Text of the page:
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  Nonfarm Productivity Increased at a 1.6% Annual Rate in the Third Quarter
Posted Under: Data Watch • Productivity

 
Implications: Nonfarm productivity surprised to the upside for the third quarter, growing at a 1.6% annual rate versus a consensus expected decline at a 0.3% rate. Output continued to rise while hours slipped, so output per hour increased. Despite the gain, productivity is only up 0.4% versus a year ago and at a 0.9% annual rate in the past two years. But we think government statistics underestimate actual productivity growth. There are many examples, in every area of the economy, but the service sector is particularly hard to measure. Want to talk face to face with someone in Europe? You no longer need to get on a flight, just Facetime them, for free! Need to get somewhere quick and don't want to go through the hassle of hailing a cab or scheduling a limo? Use UBER. The software is completely free and with a click of a button a car will be waiting for you anywhere you want. The benefits to consumers and businesses have been huge, but the figures from the government miss much of the value of these improvements, because many of these amazing productivity boosting technologies are free, and anything free, no matter how much it improves everyday life, isn't included in output, which means it's much harder to measure productivity. This means our standard of living is improving faster than the official reports show. Still, even on the manufacturing side, where it's easier to measure output per hour, productivity is up only 1.5% in the past year, consistent with overall productivity growth of 1.5% on average per year from 1973 through 1995. However it's slower than the 2.1% average per year since 1995. Despite slower productivity growth in the past few years, we think the long-term trend is still strong, a result of the technological revolution that began in the 1980s. We anticipate an acceleration in productivity growth over the next two years. The declining unemployment rate and faster growth in wages should create more pressure for efficiency gains, while the technological revolution continues to provide the inventions that make those gains possible. In other news this morning, initial unemployment claims rose 16,000 last week to 276,000, the 35th straight week below 300,000. Meanwhile, continuing claims rose 17,000 to a still very low 2.16 million. Plugging these figures into our models suggests a nonfarm payroll gain of 220,000 in October, well higher than the consensus expected 182,000.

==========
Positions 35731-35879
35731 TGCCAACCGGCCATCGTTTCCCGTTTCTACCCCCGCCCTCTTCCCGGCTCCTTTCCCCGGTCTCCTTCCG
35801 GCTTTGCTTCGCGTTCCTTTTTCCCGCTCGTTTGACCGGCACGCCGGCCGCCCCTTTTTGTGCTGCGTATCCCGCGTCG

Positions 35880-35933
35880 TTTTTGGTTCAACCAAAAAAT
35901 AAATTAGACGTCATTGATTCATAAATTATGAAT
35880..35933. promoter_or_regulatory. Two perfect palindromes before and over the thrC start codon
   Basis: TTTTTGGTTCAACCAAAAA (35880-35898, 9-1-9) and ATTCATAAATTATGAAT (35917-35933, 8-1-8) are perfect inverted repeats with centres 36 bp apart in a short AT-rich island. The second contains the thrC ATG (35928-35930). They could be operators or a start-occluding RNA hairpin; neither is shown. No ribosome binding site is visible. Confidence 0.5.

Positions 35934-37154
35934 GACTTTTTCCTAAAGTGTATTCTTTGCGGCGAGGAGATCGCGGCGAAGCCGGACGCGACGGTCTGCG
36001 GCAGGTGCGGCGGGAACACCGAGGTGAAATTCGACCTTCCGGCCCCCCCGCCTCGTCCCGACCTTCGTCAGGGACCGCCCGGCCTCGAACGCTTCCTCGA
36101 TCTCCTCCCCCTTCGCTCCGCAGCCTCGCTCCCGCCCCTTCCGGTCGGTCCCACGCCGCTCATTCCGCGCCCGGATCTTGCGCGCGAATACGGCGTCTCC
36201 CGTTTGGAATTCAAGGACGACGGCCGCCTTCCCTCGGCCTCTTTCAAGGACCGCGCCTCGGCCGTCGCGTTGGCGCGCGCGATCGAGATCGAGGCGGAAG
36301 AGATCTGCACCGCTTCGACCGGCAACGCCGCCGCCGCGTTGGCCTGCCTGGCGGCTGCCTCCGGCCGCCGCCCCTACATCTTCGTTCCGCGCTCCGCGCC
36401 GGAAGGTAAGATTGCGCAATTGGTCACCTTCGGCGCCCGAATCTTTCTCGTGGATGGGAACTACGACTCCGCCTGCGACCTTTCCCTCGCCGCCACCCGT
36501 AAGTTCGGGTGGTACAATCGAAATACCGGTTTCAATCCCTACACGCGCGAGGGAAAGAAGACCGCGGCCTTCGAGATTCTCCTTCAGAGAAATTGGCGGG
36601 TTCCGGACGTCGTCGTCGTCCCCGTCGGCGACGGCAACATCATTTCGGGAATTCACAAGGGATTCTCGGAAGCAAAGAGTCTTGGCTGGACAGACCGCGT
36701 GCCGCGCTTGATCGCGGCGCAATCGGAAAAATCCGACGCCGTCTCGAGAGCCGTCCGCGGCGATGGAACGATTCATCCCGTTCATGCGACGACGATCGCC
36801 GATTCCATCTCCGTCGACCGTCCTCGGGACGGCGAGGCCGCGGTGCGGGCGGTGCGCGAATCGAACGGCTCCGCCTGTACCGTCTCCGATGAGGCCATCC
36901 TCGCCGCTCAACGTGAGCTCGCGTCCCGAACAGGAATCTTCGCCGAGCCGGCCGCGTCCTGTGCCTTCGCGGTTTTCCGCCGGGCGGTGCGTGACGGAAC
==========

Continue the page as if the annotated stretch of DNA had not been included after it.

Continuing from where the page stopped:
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Posted on Thursday, November 5, 2015 @ 10:16 AM • Post Link Share: 
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